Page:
When an employee departs voluntarily it is almost always unanticipated and unwanted. Too often, though, leaders rationalize that employees who leave voluntarily were marginal and will not be missed.
To keep the best on board, and to head off after-the-fact rationalizations, ask managers now to identify employees they would least like to lose. Go on to also ask what is being done to keep each and every one of them engaged and on track to success in the organization. Follow up to make sure what needs to be done is actually done.
Every leader stands to benefit from the opportunity to regularly review with outsiders what s/he seeks to do, what has been done to do it, what has happened and what has been learned so far, and what s/he plans to do next.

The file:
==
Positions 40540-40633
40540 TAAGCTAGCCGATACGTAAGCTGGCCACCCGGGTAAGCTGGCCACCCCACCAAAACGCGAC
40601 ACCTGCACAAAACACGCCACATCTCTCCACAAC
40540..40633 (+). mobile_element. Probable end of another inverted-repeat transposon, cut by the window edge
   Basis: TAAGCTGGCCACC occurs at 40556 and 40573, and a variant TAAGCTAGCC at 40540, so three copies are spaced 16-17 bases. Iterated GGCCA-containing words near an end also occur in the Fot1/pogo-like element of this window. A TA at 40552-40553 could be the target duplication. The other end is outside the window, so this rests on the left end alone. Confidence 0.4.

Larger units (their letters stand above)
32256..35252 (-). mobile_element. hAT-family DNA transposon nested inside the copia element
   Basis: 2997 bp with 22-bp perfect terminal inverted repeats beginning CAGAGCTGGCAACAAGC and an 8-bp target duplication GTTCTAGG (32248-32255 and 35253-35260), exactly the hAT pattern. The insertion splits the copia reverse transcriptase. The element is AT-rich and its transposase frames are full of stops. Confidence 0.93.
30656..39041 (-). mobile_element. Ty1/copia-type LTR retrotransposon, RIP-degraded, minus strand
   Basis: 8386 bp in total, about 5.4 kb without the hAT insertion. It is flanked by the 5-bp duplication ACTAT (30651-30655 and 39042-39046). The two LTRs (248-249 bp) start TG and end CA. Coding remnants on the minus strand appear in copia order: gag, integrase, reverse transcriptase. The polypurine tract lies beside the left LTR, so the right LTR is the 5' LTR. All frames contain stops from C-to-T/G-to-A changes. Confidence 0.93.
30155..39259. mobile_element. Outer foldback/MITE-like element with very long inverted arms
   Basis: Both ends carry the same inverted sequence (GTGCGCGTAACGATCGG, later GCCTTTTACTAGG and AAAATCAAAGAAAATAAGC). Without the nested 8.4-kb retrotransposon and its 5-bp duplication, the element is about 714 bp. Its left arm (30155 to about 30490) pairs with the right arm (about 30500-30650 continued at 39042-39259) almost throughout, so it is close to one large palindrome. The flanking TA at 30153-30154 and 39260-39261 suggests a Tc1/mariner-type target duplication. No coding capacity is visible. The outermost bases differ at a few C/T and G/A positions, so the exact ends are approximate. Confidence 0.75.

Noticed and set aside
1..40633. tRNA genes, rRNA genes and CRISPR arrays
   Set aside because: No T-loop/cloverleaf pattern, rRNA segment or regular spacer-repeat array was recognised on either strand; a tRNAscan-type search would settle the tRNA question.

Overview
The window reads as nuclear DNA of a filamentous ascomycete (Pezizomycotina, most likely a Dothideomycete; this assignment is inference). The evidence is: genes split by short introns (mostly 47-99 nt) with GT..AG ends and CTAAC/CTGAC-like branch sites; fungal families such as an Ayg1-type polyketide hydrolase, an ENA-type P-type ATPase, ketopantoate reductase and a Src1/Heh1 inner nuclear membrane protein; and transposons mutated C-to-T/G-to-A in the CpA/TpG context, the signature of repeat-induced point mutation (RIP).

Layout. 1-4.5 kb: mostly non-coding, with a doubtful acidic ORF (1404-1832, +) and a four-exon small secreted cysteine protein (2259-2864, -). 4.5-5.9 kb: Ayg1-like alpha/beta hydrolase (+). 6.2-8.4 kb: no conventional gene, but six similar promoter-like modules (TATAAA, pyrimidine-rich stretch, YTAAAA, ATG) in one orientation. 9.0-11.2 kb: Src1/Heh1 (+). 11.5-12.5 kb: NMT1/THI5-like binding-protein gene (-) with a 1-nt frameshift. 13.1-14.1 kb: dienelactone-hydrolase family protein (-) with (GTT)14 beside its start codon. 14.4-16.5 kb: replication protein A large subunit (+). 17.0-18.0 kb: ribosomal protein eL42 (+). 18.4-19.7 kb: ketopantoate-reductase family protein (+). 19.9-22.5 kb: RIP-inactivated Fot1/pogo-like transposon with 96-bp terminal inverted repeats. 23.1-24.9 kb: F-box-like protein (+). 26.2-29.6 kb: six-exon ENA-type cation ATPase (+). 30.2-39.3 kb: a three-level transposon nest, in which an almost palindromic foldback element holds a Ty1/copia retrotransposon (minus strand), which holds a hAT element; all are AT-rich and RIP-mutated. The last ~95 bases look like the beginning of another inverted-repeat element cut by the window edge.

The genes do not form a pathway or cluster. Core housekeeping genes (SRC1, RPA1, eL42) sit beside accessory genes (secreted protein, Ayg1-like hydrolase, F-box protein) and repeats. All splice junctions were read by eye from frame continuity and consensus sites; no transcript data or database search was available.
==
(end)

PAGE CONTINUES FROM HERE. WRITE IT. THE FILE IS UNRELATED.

It is harder to set up, operate, and benefit from outside help than it may first appear. Click the featured image above for a slide presentation of lessons learned and best practices that, if followed, will lead to improved performance and growth thanks to help from Accountability Board Members and Subject Matter Experts.
There really is “power in the pen“. The person who takes note on meeting and then drafts and distributes the Meeting Record is demonstrating leadership. Deciding how what happened in a meeting is to be memorialized is a power move. Those who want to be leaders and who want to be powerful will find that owning and driving the process to produce Meeting Records is the way to go!